REP. DENNIS KUCINICH: Well, no. And let me just tell you something. Much of my public policy comes from what I've learned as growing up Catholic. My economic policies were deeply informed by Leo XIII's Rerum Novarum, by encyclicals of Pope Paul VI, Populorum Progressio. And so I have a deep respect for the Catholic Church.
On the issue of abortion, I think that we need to do everything we can to make abortion less necessary. And I think you can do that through promoting birth control, through making sure that you have prenatal care, postnatal care, child care, universal health care, a living wage.
I think I'm the one candidate for president who can help heal this nation in this intense divide over abortion by recognizing the concerns that people have, including in the Catholic Church, about abortions, but by creating circumstances where abortions are less likely to occur. So I think it's time for a president who brings a healing hand to this country on this issue.
JUDY WOODRUFF: Four years ago, you changed your position, is that right, on abortion?
REP. DENNIS KUCINICH: Well, you know what? It was long before I ran for president the first time that I came to an understanding of how this issue was tearing America apart and how it's possible to simultaneously stand for a woman's right to choose and, at the same time, work to make abortions less likely. I think it's possible to do both.
We're called upon, those of us who run for president, to have a kind of wisdom which comes from understanding what people go through, not that I'm smarter than anyone else, but I understand the kind of difficulties that people have, how complicated life can be for people.
So when you come with the intention of not rejecting the teachings of the church, but of trying to create a society where the concerns of the church are given full effect and, at the same time, make sure that women have this right to choose so that they can -- and create a society where women can choose what is best not only for themselves, but for the society, as well.
I think a president who takes that approach is someone who can heal this great divide which the issue of abortion has created.
Kucinich's career in journalism
JUDY WOODRUFF: I read that you once worked for the Wall Street Journal. Is that right?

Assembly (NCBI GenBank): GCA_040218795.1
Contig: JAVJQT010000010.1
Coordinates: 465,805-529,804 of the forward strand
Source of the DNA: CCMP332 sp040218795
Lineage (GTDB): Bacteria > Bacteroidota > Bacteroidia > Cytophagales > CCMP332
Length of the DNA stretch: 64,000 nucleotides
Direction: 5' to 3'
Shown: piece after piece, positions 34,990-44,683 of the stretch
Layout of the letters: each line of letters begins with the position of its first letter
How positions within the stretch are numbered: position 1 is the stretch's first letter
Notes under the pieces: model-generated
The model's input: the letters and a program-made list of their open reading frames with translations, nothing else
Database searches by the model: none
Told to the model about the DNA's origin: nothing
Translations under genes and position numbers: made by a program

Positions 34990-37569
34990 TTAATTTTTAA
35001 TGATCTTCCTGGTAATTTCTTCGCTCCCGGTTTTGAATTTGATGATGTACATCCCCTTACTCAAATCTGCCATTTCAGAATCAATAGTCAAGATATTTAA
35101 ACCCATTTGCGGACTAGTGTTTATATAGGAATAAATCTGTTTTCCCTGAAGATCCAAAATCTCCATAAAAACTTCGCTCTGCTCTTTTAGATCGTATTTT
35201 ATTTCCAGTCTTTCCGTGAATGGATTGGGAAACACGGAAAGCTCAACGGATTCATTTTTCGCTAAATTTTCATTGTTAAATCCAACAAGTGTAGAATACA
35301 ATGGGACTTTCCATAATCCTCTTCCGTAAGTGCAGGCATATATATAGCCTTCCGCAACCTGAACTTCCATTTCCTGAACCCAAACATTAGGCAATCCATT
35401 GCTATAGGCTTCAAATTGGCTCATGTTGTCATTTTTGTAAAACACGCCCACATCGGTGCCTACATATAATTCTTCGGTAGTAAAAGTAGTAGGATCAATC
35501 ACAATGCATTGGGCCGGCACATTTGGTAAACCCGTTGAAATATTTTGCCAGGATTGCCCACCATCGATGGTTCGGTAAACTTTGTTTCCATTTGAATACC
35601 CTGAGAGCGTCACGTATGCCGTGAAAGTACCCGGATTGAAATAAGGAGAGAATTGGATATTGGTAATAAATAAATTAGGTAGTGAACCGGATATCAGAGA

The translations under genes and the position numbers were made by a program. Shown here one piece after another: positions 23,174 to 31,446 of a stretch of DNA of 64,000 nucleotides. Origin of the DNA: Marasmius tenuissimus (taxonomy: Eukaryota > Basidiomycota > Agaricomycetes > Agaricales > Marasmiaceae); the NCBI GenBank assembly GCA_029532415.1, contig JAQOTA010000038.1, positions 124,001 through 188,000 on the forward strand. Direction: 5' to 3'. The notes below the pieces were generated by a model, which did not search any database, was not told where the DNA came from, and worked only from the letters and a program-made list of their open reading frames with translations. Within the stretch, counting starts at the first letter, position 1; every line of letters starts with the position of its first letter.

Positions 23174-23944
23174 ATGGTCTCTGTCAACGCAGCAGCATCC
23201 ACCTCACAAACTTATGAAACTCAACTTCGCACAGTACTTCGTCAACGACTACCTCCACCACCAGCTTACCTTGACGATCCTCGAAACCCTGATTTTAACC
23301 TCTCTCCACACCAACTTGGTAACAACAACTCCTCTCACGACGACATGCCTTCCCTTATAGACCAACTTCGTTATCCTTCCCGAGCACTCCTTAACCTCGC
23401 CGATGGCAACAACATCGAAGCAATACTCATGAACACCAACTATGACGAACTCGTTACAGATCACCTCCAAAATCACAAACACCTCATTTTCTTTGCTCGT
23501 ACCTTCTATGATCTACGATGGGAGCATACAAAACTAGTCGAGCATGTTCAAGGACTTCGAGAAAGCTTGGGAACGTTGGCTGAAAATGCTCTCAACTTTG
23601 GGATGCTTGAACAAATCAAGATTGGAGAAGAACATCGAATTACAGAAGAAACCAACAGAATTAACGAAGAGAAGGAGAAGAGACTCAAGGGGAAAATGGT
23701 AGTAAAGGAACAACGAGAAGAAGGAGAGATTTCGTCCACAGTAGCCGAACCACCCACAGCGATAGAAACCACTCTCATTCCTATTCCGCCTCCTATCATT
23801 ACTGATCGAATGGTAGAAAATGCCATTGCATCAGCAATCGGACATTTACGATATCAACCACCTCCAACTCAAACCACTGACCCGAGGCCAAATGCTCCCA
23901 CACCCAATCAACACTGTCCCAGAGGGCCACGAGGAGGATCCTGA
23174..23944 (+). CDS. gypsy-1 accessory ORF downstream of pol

REP. DENNIS KUCINICH: Oh, yes, I was a copy editor at the Wall Street Journal in 1968. I was the person who helped to make sure that the copy -- that page one, all the copy was in order, had to read it all, check the stock quotations, make sure the numbers were right, yes.
JUDY WOODRUFF: But you chose -- you thought journalism was the wrong way to go?
REP. DENNIS KUCINICH: Well, actually, it's an interesting story. I wanted to actually be a reporter at the Plain Dealer. And I was getting great grades at Cleveland State University at the time. I was going to school full-time and working full-time.
And the editors expressed some concern about somebody who would be working full-time and go to school full-time, so they wanted me to finish school. But, also, after I ran for city council in 1967, it was communicated to me by one of the editors' assistants that Mr. Vale (ph) felt that politics and journalism do not mix.
JUDY WOODRUFF: One other quick thing I read, commentary from -- I guess it's the editorial page editor of your hometown paper, the Cleveland Plain Dealer. He says he's been covering you for 37 years. He says, "Dennis Kucinich made his point in 2004. Now it's gotten a little bit old." And he said people are embarrassed by you. Have you talked to him about this column?
REP. DENNIS KUCINICH: Can you imagine what a burden he's had, having to cover me for 37 years? He ought to take a break.
JUDY WOODRUFF: But is that the view in your hometown?
REP. DENNIS KUCINICH: No, of course...
JUDY WOODRUFF: What's your sense?
REP. DENNIS KUCINICH: I ran the last time, and I was re-elected to Congress. You have to remember something. The people in Cleveland, they know me as someone who will stand up and speak out when no other person will.
I saved the municipal electric system years ago in Cleveland. It saved the people of Cleveland hundreds of millions of dollars, because I took a stand that no one else would. I helped save a steel mill in Cleveland with close to 2,000 jobs because I took a stand after the mill had already been closed. I made sure we saved the mill and saved a hospital. I'm the one who takes a stand.
And on the war, all these other candidates were either quiet or they went the wrong way or, if they spoke up, they voted to fund the war later. People know me as being someone who's not afraid, and it's because I come from Cleveland. That's what I represent: the kind of person who will stand up and speak out when others are quiet and who's not afraid to take on big challenges.
I mean, frankly, that's the kind of spirit that the Cleveland Indians have. That's why they're in the playoffs. You know, that's why I'm in this race for president, because I have that kind of Cleveland spirit that's tough and, at the same time, informed.
JUDY WOODRUFF: Dennis Kucinich, we thank you very much for talking with us. Thank you.
REP. DENNIS KUCINICH: Thank you. Appreciate it.
JUDY WOODRUFF: Appreciate it.
For more on Dennis Kucinich, you can visit our Vote 2008 Web site at PBS.org. All of our candidate interviews and campaign updates are available there.
In addition, on our Insider Forum, Democratic and Republican strategists will answer your questions about the new fundraising numbers and the presidential campaign so far.